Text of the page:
Herbal Adventures with Susun S Weed
The Malvaceae -- or mallow -- family
as seen printed in www.sagewoman.com
I like to stay at home and watch my flowers bloom. And I also like to travel and see other flowers. In previous columns you've accompanied me horseback riding in the lavender fields of Provence; now I invite you to come with me to Costa Rica, where hummingbirds sip nectar in cloud forests and toucans tilt their beaks in a raucous serenade.
One of the first plants to greet me when I arrived in Costa Rica was a friendly face I knew at once: a bush of beautiful molten-red hibiscus flowers. You could say that hibiscus flowers are the emblem of the tropics. I've seen their blazing colors and protruding "tongues" throughout Hawaii, across Jamaica, lining the roads in Puerto Rico, and in the gardens of tropical paradises closer to home as well. But I wasn't thinking of any of those places as I smiled back at that grinning hibiscus in Costa Rica, then picked and ate several of its crisp, nectar-filled blossoms. Pura vida!
Eating fresh hibiscus flowers is fun, and such behavior might help prevent heart disease and lower the risk of getting cancer at the same time. Hibiscus blossoms are exceptional sources of anti-cancer trace minerals such as selenium and chromium, and flavonoids (like in green tea). Hibiscus flowers are also a good source of calcium, manganese, potassium and vitamin C. Good for the heart and just what I needed after a long plane ride.
If you're thinking, right about now, that the only hibiscus you're likely to eat is in your dreams. Surprise! You needn't be anywhere near the tropics to enjoy the benefits of fresh hibiscus. She's part of a big family -- the mallows or Malvaceae -- and some of her close sister plants live in cold places. Mallows can grow in wet places and dry ones, cold places as well as the tropics, in the valleys and high in the mountains. No matter where you live, some ever-helpful Malvaceae will find a way to live there.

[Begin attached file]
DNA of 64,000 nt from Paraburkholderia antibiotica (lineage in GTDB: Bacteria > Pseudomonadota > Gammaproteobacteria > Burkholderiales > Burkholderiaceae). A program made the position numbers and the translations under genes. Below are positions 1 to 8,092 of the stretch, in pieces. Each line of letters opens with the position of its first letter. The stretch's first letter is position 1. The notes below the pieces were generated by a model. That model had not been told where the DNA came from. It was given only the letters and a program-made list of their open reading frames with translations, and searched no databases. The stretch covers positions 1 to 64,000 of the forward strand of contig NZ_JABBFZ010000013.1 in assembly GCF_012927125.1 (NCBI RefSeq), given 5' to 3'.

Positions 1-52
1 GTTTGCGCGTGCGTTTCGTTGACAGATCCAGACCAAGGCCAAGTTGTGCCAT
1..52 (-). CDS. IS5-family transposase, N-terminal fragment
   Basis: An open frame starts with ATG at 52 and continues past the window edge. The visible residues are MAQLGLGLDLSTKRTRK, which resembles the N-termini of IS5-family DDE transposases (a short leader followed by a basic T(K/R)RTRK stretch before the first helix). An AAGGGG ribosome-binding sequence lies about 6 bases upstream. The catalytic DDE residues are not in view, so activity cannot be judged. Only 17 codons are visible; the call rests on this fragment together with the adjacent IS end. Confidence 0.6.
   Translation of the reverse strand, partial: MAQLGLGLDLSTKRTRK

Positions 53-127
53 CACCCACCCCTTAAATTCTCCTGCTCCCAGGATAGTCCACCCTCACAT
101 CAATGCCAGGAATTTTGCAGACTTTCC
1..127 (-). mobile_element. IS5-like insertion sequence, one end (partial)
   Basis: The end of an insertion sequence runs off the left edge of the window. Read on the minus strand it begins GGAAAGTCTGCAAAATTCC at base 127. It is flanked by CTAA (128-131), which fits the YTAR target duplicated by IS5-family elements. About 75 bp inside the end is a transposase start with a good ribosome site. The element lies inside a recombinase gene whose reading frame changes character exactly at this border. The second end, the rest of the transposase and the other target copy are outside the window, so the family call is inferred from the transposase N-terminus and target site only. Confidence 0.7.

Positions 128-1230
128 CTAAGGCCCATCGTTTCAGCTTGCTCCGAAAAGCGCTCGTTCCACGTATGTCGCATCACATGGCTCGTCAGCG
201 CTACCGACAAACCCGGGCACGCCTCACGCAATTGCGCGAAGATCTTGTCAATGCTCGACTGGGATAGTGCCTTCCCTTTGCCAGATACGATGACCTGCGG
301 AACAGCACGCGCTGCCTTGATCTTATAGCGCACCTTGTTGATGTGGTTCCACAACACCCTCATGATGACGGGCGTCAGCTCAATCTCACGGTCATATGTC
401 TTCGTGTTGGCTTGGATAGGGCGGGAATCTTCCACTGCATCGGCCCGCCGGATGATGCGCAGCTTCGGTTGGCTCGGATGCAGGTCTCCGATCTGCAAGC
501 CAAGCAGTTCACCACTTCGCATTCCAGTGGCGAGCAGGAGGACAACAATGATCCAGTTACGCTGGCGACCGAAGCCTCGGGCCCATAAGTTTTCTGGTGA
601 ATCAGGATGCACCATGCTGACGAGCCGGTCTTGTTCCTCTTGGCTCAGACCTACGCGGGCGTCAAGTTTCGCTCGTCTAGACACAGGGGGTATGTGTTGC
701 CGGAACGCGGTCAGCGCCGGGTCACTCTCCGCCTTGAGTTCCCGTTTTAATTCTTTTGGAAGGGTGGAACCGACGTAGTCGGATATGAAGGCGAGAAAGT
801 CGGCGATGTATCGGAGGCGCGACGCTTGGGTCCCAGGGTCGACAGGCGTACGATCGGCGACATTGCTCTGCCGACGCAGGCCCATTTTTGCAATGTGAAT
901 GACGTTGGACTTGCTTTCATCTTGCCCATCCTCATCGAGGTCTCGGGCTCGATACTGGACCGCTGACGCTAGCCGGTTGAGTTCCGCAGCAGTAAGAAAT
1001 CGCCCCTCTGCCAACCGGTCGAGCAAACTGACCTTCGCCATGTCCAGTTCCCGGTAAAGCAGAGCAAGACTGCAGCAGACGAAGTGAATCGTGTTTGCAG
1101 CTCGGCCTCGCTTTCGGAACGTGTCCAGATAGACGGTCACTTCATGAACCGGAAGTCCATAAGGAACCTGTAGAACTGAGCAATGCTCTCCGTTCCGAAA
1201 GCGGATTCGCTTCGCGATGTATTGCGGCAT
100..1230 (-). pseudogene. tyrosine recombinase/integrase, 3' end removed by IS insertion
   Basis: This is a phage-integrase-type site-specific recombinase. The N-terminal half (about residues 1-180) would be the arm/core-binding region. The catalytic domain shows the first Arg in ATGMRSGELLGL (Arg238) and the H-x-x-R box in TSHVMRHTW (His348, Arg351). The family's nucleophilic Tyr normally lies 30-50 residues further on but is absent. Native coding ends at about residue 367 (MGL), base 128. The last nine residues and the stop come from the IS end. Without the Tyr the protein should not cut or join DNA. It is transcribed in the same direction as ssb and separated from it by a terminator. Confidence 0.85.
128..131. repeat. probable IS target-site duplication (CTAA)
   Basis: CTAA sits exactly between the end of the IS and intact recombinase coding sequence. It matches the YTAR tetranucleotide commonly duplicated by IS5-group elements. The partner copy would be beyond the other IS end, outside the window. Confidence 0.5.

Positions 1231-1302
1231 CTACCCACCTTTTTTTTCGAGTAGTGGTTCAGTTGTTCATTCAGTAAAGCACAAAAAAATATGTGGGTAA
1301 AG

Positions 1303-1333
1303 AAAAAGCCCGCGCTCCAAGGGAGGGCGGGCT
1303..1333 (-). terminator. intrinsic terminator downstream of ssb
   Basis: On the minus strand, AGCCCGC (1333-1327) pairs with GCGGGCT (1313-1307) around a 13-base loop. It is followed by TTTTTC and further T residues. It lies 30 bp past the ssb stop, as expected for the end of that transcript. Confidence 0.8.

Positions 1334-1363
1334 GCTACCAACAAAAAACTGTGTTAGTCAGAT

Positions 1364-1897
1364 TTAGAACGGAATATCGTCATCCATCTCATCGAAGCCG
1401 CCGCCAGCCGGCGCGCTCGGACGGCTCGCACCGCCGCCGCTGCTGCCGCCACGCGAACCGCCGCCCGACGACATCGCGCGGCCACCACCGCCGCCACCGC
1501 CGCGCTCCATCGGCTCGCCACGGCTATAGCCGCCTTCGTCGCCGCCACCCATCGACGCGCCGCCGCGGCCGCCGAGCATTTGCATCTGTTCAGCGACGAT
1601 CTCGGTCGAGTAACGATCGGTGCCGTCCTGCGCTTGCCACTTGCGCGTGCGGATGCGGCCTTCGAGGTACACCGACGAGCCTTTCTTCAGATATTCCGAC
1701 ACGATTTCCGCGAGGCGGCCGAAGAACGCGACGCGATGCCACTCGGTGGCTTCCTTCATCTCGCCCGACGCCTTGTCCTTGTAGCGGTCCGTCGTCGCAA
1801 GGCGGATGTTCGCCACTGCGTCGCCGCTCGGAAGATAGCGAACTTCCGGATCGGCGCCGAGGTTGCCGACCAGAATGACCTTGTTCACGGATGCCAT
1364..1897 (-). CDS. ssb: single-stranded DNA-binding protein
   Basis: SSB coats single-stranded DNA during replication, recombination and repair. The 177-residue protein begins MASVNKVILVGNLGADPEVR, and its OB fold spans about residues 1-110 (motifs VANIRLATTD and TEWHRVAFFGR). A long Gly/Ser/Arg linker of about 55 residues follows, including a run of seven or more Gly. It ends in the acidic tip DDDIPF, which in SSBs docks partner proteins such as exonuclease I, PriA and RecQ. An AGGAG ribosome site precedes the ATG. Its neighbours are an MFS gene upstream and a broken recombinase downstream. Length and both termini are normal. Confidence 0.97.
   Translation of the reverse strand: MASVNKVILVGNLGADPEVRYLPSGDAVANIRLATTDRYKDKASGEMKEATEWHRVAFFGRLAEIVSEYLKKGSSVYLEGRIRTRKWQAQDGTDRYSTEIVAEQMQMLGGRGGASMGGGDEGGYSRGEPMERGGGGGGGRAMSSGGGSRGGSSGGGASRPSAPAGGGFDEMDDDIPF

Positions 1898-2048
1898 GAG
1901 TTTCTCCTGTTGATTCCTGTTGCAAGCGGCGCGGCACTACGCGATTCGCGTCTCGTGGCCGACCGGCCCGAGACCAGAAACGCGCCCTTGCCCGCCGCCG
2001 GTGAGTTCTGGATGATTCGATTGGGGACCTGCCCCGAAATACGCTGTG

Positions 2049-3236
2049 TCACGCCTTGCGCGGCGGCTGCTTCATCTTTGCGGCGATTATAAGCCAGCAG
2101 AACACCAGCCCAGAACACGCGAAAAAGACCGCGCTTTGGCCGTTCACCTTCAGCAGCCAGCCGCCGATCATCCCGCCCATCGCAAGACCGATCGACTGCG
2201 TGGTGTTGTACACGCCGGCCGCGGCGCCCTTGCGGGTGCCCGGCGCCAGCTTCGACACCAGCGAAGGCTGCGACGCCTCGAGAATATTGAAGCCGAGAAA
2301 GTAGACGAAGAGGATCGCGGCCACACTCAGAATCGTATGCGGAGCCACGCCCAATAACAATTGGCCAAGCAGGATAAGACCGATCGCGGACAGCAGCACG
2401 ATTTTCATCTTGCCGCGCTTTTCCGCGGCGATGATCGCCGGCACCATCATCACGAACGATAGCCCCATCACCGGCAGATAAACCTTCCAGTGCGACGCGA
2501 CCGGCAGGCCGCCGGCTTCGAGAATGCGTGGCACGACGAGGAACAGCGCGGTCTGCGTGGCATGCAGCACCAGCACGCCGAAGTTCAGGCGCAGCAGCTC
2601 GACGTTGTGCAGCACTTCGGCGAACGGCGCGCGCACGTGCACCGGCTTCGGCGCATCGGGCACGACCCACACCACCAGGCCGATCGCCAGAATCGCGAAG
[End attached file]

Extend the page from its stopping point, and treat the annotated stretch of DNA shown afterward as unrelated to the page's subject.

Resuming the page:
Let's focus on the Malvaceae family for a moment. One of my favorite ways of learning -- and teaching -- about plants is through their families. Each plant family is a group of plants that has the same flower chacteristics. Interestingly enough, the plants in a family frequently have the similar actions and uses. Learning about a plant family, rather than just one plant, not only helps you identify more plants, it gives you an idea of how to use them.
The Malvaceae -- or mallow -- family is easy to identify and fun to use. Mallow flowers are bisexual and symmetrical, with five sepals (the green parts that protect the flower bud) and five colored petals. But, you say, many plants, like wild roses and geraniums, have five sepals and five petals. What sets the Malvaceae, or mallow, family apart? Imagine, if you will, a hibiscus blossom -- or look at a picture or drawing of one. The "tongue" sticking out of the petals is the pistil (the female part of the flower). The tip of the pistil is the stigma, and in this family it is divided into numerous fingers. Between the stigma and the ovary -- which is nestled at the base of the petals and which will ripen into a seed capsule -- is the part of the pistil called the style. Numerous fused stamens (the male parts of the flower) cluster on and around the style. This is the distinctive feature of all Malvaceae flowers.